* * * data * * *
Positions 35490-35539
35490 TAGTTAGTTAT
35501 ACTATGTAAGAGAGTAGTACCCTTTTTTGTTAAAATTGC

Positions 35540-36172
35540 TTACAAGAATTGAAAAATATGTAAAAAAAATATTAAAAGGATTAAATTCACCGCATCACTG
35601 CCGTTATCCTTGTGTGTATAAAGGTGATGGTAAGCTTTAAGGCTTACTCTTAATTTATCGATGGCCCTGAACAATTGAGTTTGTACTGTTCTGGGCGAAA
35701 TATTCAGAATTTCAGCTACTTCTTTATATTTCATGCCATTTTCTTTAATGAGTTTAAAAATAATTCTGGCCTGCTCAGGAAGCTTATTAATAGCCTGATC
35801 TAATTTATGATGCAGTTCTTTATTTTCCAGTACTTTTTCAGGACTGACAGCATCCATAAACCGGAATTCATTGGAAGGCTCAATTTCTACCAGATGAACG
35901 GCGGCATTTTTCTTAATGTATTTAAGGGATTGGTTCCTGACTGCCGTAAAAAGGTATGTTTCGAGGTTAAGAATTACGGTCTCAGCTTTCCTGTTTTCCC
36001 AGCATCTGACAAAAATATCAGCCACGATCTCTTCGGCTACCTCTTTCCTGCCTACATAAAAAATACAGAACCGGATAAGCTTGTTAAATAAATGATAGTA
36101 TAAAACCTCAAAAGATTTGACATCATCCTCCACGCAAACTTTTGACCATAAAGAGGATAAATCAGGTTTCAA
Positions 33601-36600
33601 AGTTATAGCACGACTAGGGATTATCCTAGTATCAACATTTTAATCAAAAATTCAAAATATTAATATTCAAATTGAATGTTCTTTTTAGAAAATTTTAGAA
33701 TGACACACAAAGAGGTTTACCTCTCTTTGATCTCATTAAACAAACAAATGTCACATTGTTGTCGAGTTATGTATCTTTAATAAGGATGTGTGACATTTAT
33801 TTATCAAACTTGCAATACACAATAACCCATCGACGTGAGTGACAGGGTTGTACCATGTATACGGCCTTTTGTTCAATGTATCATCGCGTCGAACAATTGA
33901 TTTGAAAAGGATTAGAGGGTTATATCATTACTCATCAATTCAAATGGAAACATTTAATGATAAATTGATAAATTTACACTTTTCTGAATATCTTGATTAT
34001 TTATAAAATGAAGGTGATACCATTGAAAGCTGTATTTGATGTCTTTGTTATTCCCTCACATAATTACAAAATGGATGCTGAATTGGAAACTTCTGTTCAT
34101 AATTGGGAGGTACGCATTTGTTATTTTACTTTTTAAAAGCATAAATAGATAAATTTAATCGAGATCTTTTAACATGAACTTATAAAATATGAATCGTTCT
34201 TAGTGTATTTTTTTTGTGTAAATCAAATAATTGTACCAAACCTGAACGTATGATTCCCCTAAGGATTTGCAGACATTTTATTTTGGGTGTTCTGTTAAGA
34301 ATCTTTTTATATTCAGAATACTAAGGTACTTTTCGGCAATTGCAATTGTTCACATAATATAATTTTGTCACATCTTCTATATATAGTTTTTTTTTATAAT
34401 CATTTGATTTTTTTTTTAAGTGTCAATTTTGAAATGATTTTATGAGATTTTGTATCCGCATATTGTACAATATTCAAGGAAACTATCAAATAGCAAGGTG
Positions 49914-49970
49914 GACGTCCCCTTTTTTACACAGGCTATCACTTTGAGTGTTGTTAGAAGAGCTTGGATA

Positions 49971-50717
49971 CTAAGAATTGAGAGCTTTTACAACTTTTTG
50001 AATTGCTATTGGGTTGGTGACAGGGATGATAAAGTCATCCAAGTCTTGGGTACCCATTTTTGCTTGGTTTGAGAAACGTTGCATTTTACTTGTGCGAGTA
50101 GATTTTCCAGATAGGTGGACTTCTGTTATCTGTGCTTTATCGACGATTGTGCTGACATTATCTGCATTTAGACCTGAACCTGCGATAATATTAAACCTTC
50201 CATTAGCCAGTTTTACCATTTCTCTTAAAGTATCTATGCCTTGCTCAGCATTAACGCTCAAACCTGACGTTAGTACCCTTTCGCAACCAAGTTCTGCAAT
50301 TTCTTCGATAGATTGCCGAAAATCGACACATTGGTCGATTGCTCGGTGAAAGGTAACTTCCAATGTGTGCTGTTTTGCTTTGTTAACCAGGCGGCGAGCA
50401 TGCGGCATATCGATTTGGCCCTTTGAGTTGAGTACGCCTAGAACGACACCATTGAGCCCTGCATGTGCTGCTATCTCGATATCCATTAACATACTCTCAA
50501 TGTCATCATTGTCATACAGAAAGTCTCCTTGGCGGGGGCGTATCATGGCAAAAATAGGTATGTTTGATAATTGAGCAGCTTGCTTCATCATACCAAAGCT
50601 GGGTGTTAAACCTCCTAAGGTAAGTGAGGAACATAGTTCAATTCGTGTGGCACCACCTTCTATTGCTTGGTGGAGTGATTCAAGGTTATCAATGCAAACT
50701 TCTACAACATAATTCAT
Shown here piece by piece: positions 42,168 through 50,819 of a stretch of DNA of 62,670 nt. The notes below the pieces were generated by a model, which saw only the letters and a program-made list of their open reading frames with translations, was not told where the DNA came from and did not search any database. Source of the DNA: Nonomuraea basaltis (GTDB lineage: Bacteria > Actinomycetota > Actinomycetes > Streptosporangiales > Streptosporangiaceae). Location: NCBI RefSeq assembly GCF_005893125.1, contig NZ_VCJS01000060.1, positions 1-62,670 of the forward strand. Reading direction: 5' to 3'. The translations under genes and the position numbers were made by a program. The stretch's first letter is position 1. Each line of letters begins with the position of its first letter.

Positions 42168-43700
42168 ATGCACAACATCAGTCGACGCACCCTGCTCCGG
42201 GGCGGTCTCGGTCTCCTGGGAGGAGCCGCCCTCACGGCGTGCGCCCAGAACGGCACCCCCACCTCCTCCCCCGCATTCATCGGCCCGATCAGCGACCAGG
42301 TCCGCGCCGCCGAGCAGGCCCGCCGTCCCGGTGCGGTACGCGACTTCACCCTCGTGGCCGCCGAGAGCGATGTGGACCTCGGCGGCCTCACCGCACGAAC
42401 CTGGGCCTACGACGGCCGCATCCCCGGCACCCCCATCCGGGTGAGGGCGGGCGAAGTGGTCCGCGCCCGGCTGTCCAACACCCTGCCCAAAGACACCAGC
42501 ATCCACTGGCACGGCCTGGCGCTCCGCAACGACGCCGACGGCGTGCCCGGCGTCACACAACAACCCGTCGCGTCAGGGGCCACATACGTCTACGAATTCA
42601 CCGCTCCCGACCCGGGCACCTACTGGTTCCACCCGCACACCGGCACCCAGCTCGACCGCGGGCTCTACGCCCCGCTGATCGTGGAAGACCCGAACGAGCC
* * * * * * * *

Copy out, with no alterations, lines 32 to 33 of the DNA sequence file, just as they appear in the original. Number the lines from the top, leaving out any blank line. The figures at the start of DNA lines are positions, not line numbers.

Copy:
50601 GGGTGTTAAACCTCCTAAGGTAAGTGAGGAACATAGTTCAATTCGTGTGGCACCACCTTCTATTGCTTGGTGGAGTGATTCAAGGTTATCAATGCAAACT
50701 TCTACAACATAATTCAT